Oriana Bughi
11th Grade
Robinson Secondary School
Fairfax, VA
Runner-Up Winner

Greater Washington—Why It’s the Best Region to Build and Grow a Business

    Imagine looking out over the Potomac River and seeing the monuments perched on the horizon, the clouds a deep orange and purple as the sun begins its journey of sleep. The air smells of sweet cherry blossoms, and delicate pink petals linger on the stalks of emerald green grass just cut in the morning. The streets pulse with honking cars and people, conversing among themselves, walk to the beat of the road in short, determined footsteps. The spirit of Washington D.C. resonates visibly above them, snakes and throbs through the capital of the greatest nation in the world. It lobbies with politicians, studies effortlessly with students, provokes patriotic admiration from travelers across the country. It tells the story of the founding fathers struggling to unite a crumbling union into a powerful circle of unified brethren. The spirit of D.C. whispers to the businessmen, depicting a future of well-earned success or reckless failure. It promises them the opportunity to build and to grow. It promises them a chance to create a business.

    The New World Dictionary’s definition of the word “business” is, “an occupation, profession, or trade; the purchase and sale of goods in an attempt to make a profit.” What the dictionary does not mention is the physical and mental toll it takes to start a business; it does not mention the anxiety new business owners feel as they watch people walk by their pristine doorstep. It does not mention hard-earned money sacrificed into a fragile creation unknown to survive. Nor does the dictionary mention the work, the new tax forms, the required Employee Identification Number used for federal tax purposes. The dictionary does not say anything about location, or surrounding neighborhoods; it does not talk about marketing, or human resources, or proper operation. It does not reference technology. In short, the dictionary says nothing about the true effort and soul of businesses and business owners.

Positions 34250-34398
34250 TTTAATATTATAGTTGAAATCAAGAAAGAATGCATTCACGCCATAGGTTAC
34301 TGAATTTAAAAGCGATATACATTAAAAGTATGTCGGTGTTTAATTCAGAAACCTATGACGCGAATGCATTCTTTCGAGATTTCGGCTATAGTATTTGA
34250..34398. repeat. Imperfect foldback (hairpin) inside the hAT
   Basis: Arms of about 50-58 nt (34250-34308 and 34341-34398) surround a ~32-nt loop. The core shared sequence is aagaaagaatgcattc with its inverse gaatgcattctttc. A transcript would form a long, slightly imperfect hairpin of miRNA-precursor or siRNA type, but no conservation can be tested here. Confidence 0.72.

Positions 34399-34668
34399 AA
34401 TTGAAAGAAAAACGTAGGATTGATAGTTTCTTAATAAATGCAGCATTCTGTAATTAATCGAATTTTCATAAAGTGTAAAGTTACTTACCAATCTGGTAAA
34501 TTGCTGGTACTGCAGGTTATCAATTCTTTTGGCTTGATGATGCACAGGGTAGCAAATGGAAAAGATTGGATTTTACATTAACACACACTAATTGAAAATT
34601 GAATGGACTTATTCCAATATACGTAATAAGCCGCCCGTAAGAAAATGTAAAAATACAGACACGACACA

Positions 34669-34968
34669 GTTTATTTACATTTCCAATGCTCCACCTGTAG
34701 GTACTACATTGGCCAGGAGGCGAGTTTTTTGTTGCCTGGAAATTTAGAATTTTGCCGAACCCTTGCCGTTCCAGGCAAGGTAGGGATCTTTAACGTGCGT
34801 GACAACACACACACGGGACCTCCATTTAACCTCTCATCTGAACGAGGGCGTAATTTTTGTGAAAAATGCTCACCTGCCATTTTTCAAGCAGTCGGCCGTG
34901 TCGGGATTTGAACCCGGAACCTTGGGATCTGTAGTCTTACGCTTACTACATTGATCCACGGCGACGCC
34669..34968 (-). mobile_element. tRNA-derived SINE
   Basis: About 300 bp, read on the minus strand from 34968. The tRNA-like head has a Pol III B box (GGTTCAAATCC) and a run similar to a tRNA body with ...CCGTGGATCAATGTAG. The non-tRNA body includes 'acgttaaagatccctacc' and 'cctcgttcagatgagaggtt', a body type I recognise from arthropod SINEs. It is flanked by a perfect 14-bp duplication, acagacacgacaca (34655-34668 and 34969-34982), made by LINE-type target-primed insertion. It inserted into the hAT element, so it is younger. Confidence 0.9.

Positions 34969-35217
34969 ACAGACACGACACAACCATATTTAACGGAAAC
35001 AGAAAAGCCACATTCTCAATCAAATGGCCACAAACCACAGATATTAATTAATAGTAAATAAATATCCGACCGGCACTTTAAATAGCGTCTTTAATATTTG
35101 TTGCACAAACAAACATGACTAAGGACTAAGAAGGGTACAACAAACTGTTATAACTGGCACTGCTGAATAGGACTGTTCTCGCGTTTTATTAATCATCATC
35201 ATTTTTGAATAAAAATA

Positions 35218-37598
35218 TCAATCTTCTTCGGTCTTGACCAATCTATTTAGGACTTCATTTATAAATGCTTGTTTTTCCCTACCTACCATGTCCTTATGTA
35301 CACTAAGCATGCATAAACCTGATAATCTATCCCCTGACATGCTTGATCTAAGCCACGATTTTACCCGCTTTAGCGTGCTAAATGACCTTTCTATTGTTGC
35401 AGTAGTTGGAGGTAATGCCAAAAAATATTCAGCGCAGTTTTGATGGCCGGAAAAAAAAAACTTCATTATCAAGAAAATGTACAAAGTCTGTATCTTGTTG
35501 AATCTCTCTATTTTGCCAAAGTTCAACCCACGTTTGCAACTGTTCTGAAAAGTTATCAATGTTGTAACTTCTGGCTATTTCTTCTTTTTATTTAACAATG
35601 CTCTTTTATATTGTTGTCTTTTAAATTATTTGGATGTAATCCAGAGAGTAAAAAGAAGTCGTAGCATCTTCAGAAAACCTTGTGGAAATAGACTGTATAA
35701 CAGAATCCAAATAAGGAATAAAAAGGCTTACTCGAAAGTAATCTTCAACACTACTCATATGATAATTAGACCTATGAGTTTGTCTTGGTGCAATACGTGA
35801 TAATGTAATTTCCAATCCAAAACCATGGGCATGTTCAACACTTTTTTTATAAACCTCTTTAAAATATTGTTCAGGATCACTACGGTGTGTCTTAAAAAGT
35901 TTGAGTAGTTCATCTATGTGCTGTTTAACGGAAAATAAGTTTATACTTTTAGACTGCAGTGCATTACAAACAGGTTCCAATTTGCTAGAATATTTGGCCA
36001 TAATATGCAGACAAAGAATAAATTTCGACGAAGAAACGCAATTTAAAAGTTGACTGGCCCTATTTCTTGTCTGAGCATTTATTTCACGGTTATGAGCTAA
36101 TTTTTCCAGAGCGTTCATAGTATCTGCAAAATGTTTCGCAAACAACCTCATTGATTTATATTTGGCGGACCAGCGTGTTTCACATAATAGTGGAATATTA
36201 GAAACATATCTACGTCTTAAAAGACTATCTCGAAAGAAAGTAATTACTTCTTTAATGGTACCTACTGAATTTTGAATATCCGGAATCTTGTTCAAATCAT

If the dictionary would have mentioned such things, it would surely have listed the District of Columbia as one of the greatest areas for a business, for reasons like its rich history, diverse culture, high tourism, and close connection to the political nation. Individually, these reasons can be used for any city in America; but when melded together, these characteristics sum up the surreal uniqueness of a place that is not even considered a state, yet has representation in the Electoral College and taxes its citizens as if it were one.

    Under Article One of the United States Constitution, Congress is given the power to lay the foundations for a “District (not exceeding ten Miles square) as may, by Cession of particular States, and the acceptance of Congress, become the Seat of the Government of the United States, and to exercise like Authority over all Places”1. Writing Federalist No. 43 under the pseudonym Publius (with Alexander Hamilton and John Jay), James Madison argued for the need of such a district, especially one physically separated from the states. Thus, a new “federal city” was constructed on the north bank of the Potomac in 1791, heeding to the Constitution’s requirements of measuring 10 miles squared, in homage to George Washington, unanimous chairman of the Constitutional Convention and future figurehead of the nation. As time went on, issues began plaguing the United States, further separating men that were meant to be united as whole. Slavery, taxation, representation, were only a few, and, all the while, D.C.’s population had grown to nearly 132,000 by 1870—a major problem, since the capital still had dirt roads and lacked basic sanitation. Members of Congress even proposed moving the capital elsewhere. However, in 1871, the Organic Act was passed, which combined the areas of Washington County, Georgetown, and the current capital into one. Steadily the population grew until the Great Depression, when President Roosevelt expanded Washington yet again. According to the 2000 Census, D.C.’s population, in only 61.4 square miles, is about 572,000. Today, the population is projected to have risen by about 16,000 people.2 With so many people living in such a small area, it would be difficult to believe that their history (especially with so many reminders and monuments planted all over the city) would remain untold. And with such a prestigious history in your backyard, people are bound to explore it through sight-seeing and shopping.